“how can suing on a patent (which is presumed valid) be considered frivolous?”

    This is an excellent point. However, it should be noted that it only applies to the “validity” aspect of a given case, as there could nevertheless be cases where it’s frivolous to suggest that a given defendant’s behavior infringes a given patent.

    But yes, in light of legally-presumed validity, that aspect is conclusively and per se ALWAYS non-frivolous.

  12. Edward Heller January 13, 2016 6:26 pm

    Gene, Bio/Pharma, and might I add, every other type of inventor who needs patents for their business and that especially includes universities and startups, see IPRs as the greatest threat to the patent system there is. Guys like Phil Johnson are going for tweaks here and there, trying to make IPRs less bad. But they are not succeeding.

    The effort has to be made to repeal IPRs entirely as a gigantic error; and, while there is still time, everybody who has a problem with IPRs needs to get behind the constitutional challenges and support them. Congress may never be convinced to repeal IPRs given their support by big international businesses other than bio/pharma. The only remaining hope is the Supreme Court.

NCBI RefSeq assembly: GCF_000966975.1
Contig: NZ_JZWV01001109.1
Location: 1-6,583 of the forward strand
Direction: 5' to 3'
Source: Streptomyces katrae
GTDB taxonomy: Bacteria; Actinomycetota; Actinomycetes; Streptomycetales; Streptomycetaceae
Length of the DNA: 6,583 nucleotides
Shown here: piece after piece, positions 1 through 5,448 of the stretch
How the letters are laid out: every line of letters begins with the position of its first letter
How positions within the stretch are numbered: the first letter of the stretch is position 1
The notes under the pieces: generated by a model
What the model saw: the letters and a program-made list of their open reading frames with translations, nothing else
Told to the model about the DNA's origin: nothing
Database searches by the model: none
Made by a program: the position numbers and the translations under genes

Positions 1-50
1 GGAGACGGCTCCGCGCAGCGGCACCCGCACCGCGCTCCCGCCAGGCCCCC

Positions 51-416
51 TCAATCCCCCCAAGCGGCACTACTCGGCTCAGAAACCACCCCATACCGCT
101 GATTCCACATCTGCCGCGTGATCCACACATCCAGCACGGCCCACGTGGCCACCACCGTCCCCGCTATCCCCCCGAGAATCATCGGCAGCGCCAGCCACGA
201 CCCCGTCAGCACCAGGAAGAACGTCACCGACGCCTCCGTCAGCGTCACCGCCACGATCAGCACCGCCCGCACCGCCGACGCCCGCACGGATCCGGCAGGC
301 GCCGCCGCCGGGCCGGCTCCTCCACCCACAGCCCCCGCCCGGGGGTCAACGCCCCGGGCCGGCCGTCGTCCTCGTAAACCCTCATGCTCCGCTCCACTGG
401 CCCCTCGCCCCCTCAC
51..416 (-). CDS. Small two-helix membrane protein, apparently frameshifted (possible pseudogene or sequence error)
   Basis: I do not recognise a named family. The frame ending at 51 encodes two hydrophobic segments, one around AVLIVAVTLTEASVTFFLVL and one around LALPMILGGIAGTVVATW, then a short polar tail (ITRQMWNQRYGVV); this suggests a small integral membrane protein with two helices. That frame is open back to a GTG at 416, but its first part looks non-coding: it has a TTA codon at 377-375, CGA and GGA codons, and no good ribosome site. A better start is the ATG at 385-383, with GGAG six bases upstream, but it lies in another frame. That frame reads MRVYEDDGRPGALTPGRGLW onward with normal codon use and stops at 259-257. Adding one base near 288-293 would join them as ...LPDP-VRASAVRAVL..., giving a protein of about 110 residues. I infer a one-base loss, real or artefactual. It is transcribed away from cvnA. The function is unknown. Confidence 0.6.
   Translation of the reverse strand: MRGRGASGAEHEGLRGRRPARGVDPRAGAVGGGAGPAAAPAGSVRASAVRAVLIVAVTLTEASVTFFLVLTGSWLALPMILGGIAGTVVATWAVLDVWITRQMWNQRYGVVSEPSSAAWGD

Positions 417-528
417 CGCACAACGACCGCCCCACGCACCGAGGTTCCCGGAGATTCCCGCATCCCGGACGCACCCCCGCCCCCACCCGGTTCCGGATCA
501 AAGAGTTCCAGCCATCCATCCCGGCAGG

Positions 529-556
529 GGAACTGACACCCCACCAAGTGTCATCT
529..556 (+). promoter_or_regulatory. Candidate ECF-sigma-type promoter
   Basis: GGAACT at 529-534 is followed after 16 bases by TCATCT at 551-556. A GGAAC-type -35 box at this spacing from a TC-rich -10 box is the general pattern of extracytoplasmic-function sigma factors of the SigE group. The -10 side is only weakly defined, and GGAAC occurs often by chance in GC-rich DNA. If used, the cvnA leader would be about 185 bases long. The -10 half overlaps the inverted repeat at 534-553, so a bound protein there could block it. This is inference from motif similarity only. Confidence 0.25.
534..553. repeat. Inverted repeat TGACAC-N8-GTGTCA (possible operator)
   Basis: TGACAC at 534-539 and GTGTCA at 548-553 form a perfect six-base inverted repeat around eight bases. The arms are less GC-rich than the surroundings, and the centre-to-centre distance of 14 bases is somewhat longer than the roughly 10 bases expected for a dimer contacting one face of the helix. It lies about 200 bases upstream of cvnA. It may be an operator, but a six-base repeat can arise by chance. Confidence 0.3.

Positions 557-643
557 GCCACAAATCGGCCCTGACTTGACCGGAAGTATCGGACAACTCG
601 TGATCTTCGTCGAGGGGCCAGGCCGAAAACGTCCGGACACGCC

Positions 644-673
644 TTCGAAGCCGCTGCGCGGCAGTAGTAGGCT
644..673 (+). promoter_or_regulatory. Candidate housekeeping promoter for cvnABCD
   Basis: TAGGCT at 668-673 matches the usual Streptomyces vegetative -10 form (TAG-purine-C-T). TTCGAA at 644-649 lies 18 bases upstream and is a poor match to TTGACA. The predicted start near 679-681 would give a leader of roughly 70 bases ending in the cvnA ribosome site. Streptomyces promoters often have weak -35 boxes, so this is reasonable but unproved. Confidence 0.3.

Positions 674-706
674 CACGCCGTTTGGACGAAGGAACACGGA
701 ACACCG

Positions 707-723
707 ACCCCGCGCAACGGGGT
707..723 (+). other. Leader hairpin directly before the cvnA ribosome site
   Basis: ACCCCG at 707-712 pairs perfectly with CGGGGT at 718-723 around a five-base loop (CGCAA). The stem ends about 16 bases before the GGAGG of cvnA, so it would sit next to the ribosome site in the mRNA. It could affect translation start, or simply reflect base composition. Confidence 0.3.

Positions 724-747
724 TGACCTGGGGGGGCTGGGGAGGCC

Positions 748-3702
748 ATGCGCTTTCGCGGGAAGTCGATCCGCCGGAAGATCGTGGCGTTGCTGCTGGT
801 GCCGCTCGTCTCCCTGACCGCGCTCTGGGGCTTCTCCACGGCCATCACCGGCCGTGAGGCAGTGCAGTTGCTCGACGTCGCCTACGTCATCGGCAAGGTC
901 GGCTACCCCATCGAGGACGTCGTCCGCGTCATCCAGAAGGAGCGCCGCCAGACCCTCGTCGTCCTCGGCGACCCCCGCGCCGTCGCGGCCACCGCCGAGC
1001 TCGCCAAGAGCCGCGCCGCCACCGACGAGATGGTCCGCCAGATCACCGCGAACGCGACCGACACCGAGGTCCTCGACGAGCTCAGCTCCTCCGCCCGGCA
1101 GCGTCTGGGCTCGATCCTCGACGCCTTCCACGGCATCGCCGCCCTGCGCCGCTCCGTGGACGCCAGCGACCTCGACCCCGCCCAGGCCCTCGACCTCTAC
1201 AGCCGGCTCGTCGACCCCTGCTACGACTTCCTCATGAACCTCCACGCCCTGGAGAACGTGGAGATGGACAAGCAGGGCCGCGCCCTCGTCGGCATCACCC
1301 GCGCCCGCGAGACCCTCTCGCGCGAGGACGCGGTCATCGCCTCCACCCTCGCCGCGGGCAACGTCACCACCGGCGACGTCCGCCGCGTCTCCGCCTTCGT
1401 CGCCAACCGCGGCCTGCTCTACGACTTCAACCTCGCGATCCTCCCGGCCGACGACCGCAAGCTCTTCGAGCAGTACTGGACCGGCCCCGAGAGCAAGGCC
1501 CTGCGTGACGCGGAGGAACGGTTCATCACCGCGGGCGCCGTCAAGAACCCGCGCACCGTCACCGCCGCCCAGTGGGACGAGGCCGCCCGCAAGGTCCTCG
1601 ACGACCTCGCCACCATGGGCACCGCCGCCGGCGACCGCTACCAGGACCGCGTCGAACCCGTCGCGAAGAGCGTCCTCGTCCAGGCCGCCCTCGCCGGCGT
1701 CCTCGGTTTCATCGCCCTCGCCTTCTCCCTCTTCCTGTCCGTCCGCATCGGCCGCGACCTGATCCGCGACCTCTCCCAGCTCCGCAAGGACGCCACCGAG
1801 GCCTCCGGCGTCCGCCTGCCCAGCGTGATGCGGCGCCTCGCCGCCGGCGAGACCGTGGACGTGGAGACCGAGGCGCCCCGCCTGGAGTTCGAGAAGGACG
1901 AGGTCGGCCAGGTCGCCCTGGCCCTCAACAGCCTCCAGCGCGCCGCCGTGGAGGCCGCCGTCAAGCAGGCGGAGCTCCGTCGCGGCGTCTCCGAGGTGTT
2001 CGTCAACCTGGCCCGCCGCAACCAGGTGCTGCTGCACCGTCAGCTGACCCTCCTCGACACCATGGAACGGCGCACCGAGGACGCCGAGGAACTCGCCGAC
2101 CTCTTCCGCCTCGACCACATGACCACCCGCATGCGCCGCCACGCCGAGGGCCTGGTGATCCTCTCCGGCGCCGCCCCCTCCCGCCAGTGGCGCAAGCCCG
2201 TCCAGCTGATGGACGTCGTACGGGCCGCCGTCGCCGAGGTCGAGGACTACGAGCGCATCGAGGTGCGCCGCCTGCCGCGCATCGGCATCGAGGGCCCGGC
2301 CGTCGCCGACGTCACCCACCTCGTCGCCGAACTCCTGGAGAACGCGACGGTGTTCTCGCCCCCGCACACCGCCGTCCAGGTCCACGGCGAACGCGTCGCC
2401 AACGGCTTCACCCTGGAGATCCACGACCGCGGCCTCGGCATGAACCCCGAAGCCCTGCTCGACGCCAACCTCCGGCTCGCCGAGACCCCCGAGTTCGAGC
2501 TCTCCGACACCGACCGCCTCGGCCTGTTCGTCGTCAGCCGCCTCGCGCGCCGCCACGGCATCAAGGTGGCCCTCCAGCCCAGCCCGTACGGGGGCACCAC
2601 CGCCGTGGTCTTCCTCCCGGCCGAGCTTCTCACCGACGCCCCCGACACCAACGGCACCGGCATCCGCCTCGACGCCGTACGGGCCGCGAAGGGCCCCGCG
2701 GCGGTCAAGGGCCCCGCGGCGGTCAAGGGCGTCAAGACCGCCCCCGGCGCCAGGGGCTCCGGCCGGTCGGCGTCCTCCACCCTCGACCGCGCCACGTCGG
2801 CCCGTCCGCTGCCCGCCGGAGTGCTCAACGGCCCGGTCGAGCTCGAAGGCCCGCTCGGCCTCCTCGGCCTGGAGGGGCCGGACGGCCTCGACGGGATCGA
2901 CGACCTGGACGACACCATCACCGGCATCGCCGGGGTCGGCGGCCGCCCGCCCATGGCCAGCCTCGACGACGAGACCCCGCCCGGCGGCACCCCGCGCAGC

13. Edward Heller January 13, 2016 7:47 pm

    Gene, I know you have great affection for IBM from many of the statements you have made over the years. IBM, to say the least, has always valued patents. But they also, I believe, favor IPRs like most major companies outside of bio/pharma.

    Is it possible that you could simply ask them, as a friend, to consider that IPRs are wrong in that they allow collateral attacks, lower the burden of proof, and use BRI such that the value of a patent, and the reliability of a patent to actually protect one’s business if investments are at issue, is being permanently reduced. If IBM switches sides and joins the fight against IPRs, we still might save the day.